Operational Assessment: Thrive Market’s Unnecessary Convenience

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I heard about Thrive Market the same way I hear about most health-conscious, luxe lifestyle products aimed at millennials: through incessant podcast ads. Once several of my favorite earworms started promoting the service as a budget-friendly, convenient way to order organic groceries, I was irrevocably influenced and tried it out.

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Thrive Market is a membership-based grocery delivery service that offers discounted prices on organic foods, beverages, and household cleaning supplies. They’re essentially Whole Foods, without the produce, available online for $60 a year plus the cost of each delivery. You can order one-off deliveries or set up a monthly auto-ship to stock up on favorites.

Thrive Market’s website sports an extensive library of products that’ll look familiar to anyone who’s a sucker for bold, cutesy millennial branding — think $10 boxes of pasta, $8 dried mangoes, and $19 bags of nuts filled with color-mapped nutritional value. At Thrive Market, organic food doesn’t just mean premium manufacturing practices; it also means a heartfelt family origin story on the back of each bag of cheesy popcorn.

Every delivery from Thrive Market is packed meticulously with webbed cardboard filler that keeps bottles intact, chip bags inflated, and jars from breaking. Nothing was ever leaking, opened, or missing from an order, and refrigerated and frozen goods were kept separately in dry ice bags so nothing ever arrived melty or warm.

Sign Up For Thrive Market

My first few orders from Thrive, which arrived monthly, were superb. Their intuitive website was easy to use and the bright colors convinced me I was the kind of trendy person who’d use a five-pound bag of lentils in a timely manner.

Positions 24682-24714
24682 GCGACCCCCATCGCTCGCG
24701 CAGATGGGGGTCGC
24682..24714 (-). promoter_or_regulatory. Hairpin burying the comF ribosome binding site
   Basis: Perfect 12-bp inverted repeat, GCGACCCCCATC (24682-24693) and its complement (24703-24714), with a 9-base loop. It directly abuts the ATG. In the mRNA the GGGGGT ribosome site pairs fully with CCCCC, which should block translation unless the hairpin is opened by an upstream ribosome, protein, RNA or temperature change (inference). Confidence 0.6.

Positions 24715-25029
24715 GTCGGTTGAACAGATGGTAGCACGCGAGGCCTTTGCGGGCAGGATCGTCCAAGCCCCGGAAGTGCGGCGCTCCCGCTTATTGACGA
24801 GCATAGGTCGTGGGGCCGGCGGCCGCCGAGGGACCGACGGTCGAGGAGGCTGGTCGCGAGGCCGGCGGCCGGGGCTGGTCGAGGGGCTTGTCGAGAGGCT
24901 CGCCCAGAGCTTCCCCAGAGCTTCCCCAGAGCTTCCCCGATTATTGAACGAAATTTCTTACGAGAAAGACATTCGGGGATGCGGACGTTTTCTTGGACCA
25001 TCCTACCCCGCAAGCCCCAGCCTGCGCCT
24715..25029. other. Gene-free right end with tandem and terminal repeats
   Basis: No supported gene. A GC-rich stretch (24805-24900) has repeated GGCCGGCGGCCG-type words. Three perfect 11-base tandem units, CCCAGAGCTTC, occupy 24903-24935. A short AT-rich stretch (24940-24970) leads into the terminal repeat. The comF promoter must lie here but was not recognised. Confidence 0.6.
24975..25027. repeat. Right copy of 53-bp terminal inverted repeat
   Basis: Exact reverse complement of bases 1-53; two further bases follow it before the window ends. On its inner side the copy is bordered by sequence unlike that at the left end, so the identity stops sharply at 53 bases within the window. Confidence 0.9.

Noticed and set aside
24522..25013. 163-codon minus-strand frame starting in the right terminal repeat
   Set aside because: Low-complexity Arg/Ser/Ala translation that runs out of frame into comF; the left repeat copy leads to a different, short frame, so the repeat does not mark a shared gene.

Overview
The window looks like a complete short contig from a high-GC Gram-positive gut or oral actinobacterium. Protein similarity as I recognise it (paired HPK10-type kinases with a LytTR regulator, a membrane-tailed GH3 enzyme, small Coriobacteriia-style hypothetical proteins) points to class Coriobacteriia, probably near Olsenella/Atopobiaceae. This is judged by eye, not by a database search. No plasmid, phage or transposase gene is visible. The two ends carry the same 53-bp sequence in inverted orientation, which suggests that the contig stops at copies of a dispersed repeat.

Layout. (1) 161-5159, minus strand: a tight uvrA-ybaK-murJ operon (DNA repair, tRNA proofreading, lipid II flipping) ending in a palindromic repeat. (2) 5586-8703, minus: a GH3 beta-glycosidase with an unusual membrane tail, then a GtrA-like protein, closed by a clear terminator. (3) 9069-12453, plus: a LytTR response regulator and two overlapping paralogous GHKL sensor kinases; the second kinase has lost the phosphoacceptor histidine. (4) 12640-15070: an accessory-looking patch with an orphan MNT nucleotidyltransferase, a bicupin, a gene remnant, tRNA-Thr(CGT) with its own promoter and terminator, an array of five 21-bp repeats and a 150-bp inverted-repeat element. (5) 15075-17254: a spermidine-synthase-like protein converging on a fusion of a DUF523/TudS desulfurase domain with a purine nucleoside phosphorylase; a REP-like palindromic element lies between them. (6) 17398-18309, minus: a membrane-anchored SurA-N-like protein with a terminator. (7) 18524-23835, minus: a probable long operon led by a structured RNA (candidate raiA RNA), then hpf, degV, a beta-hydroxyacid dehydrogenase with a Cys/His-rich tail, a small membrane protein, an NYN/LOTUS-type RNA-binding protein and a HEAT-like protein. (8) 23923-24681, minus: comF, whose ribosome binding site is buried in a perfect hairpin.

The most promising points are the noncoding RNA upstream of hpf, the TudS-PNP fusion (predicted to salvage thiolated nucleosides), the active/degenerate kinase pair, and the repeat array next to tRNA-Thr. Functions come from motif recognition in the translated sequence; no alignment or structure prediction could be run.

After a few months of auto-shipments with Thrive, I started to notice a few issues with the service. Sure, I was saving money on each individual product, but their website led to more impulse purchases and less control since I couldn’t physically see how much I was buying. I ended up ordering more than I needed, and spending much more, on a monthly basis. I also had to stay on top of the auto-shipments, since missing the deadline meant I’d get charged $100+ for stuff I didn’t need or want. I’ve skipped about 8 months of auto-shipments at this point, and I’m not sure I’ll ever begin using them again.

Thrive is great for pantry staples like red wine vinegar, mayonnaise, and flour — heavy, bulky liquids and principal ingredients that are a pain in the ass to haul home from the store. The problem is the average home cook doesn’t need to buy those very often, and it’s not worth sporting an entire subscription to get another delivery service to save a few bucks on a bottle of olive oil. If you live alone or with a partner, it’s probably not worth it financially.

The other problem is you still have to go to the grocery store to buy produce, something Thrive doesn’t even sell. That means shopping at Thrive Market adds an extra step in getting everything you need for a week of cooking. Most of the things sold on Thrive are also sold at local stores, and I found myself saving money, despite the slightly higher costs, by simply purchasing them there less often when I was grabbing everything else.